A week with Refugee Roots

Hi! My name is Jess and I’m a sixth form student in Nottingham. As work experience ahead of university next year, I've been lucky enough to work with Refugee Roots this week. They do incredible work with refugees across Nottingham, supporting those needing help to adapt to life in the UK. Particularly at the current time with the Ukrainian crisis, donations play such a vital role in providing these services and giving people like me the opportunity to engage with their work. As part of my fundraising campaign to give back to Refugee Roots following the work experience week, we have launched this fundraising page to try and generate as many donations as possible. This experience has opened my eyes to the depth and breadth of support the charity provides, and so I felt it fitting to detail the week I’ve spent with them:

A week with Refugee Roots:


Presentation for NCS

NCS (National Citizen Service) is a development programme for 15-17 year olds during a week of their summer, during which groups of participants work on a project to better their local community; for this year's Nottingham group this to design social movement. As part of this, Refugee Roots delivered a talk about their work within Nottingham and the impact it has on local refugees. This included information on the current global and local immigration climate at a level the kids could understand, and it was very obvious the groups started to connect with the information when they could relate it to their own lives- with things like weekly refugee allowances compared to their pocket money. We then spoke about the work the charity does to support Refugees in all aspects of the transition to life in England. This education is aimed to increase awareness and tolerance of immigrants in Nottingham, as well as make pathways to volunteering and donating known.


Women's group (am)

From what I gather from volunteers, the Women's group is one of the most influential parts of Refugee Roots direct support because of the social structure it offers refugees. In the hour and a half session it became very evident to me that this did not feel like a mandated help session, rather it was  morning coffee with friends and a side of learning grammar. The women who came genuinely enjoyed chatting to each other and knew each other's situations intimately. It also offered those needing a bit of assistance with new issues to speak to female support staff in a private and comfortable way.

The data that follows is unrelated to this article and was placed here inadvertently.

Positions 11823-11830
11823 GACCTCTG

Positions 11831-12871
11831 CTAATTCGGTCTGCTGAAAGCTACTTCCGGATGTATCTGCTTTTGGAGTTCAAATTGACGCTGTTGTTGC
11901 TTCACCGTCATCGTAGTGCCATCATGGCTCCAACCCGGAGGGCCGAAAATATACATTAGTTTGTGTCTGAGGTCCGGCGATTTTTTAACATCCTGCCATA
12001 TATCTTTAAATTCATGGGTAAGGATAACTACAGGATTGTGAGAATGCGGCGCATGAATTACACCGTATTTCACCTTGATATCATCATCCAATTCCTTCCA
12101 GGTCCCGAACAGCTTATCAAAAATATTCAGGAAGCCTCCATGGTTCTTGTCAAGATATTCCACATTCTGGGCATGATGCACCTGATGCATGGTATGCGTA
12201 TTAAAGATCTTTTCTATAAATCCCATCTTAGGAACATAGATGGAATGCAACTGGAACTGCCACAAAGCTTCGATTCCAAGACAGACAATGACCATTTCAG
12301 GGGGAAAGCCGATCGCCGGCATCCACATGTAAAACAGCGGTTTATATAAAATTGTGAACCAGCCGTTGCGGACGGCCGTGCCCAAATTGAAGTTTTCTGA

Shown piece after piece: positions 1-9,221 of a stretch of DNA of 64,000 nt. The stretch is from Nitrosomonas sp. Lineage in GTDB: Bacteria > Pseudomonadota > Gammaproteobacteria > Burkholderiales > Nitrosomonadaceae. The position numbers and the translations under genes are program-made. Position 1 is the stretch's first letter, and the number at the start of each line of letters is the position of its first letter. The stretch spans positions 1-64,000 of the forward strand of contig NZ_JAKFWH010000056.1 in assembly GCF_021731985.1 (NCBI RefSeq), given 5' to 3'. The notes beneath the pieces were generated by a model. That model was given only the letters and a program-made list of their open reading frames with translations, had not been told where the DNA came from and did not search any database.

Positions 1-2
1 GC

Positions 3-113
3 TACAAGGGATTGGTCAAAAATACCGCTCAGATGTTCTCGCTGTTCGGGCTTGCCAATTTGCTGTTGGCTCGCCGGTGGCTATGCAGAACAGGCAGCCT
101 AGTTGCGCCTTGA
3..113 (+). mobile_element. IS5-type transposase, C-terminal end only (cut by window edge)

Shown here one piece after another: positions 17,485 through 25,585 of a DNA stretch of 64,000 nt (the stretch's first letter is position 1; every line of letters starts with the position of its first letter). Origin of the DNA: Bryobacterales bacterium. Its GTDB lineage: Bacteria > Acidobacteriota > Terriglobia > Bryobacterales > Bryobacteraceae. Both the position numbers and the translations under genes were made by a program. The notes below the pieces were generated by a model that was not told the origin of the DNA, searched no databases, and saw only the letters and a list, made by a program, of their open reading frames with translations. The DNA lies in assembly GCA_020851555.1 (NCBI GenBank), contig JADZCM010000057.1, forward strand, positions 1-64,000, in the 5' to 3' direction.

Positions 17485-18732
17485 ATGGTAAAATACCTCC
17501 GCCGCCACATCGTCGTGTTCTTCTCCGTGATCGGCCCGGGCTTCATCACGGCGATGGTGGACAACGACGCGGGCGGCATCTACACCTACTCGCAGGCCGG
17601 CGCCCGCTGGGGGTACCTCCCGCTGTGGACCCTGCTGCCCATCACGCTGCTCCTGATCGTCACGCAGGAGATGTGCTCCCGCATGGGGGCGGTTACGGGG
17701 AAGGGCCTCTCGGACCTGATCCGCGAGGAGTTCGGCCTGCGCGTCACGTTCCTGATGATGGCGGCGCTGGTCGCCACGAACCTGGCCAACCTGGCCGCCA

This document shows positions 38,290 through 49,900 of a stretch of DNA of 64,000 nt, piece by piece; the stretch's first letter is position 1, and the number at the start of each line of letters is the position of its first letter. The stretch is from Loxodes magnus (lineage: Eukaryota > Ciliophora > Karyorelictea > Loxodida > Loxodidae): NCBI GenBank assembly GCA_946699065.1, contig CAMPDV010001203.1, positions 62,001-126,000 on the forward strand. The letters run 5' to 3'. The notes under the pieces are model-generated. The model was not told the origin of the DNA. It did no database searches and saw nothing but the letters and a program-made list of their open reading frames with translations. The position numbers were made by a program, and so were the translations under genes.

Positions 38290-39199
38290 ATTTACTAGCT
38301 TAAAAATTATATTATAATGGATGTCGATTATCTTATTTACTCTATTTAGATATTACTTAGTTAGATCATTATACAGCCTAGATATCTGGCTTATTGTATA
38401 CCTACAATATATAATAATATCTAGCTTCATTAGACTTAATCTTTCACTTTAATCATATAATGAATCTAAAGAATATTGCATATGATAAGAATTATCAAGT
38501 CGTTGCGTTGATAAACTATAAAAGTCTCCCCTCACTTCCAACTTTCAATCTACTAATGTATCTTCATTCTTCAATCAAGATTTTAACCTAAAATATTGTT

Art session (pm)

The charity runs two weekly art sessions offering two different groups the opportunity to better their art skills, but more importantly providing a calm, friendly, therapeutic environment for people to come and enjoy an afternoon. The children were kept occupied by their projects, giving mothers a well earned break and a chance to talk at length with each other and myself; this was where I really started to get to know individuals' stories and their current situations as there was no pressure or ending task. The art courses are divided into six week blocks in which a new skill is taught weekly, but some choose to work on one project such as clay modeling for the entire course. 


English class (am) and Art session (pm)

Throughout the week sessions were held in multiple locations, from the Tiger Cafe below the office, to the City Arts center, to Windmill Community gardens. Wednesdays English and art class were held in a room surrounded by gardens upkept by volunteers. Refugees have the opportunity to volunteer here, and children accompanying parents to classes could water plants if they wanted. In the heat, the garden was a lovely place to learn together. Different participants than previous came to these sessions and once again we were able to learn a lot about the lives individuals left behind through practicing verbal english. The levels of English varied, as was expected based on how long people had been in the UK. This ranged from 1 week to 4 years, yet everyone was able to interact with each other and we held interesting conversations.


The final English class (with, again, a different group) took place Friday morning. Here, it really hit me just how many people are helped by the charity on a daily basis. Each class I had attended had been run by a different teacher, teaching 15 different people. The charity itself is a team of 5 and is only able to provide so much assistance thanks to the 100 volunteers who give up their time, and the donations of the public. 

Further than just running social opportunities, the team work tirelessly trying to better refugees' quality of life through everything from contacting places to get furniture, pushchairs and clothing, to advice and guidance on the legal side of things, to helping create CVs and writing references. The ‘Befriender’ service is a further level of support the charity provides by pairing a volunteer and a refugee for 1:1 support, be that assisting with trips to doctors/hospitals or a normal chat over coffee, something many may not have done for years.

I don’t feel I can fully convey the importance of the work I have seen this week, but I hope the fundraising campaign we have launched following it allows this support to continue growing and reach many more in need.

Jessica Wells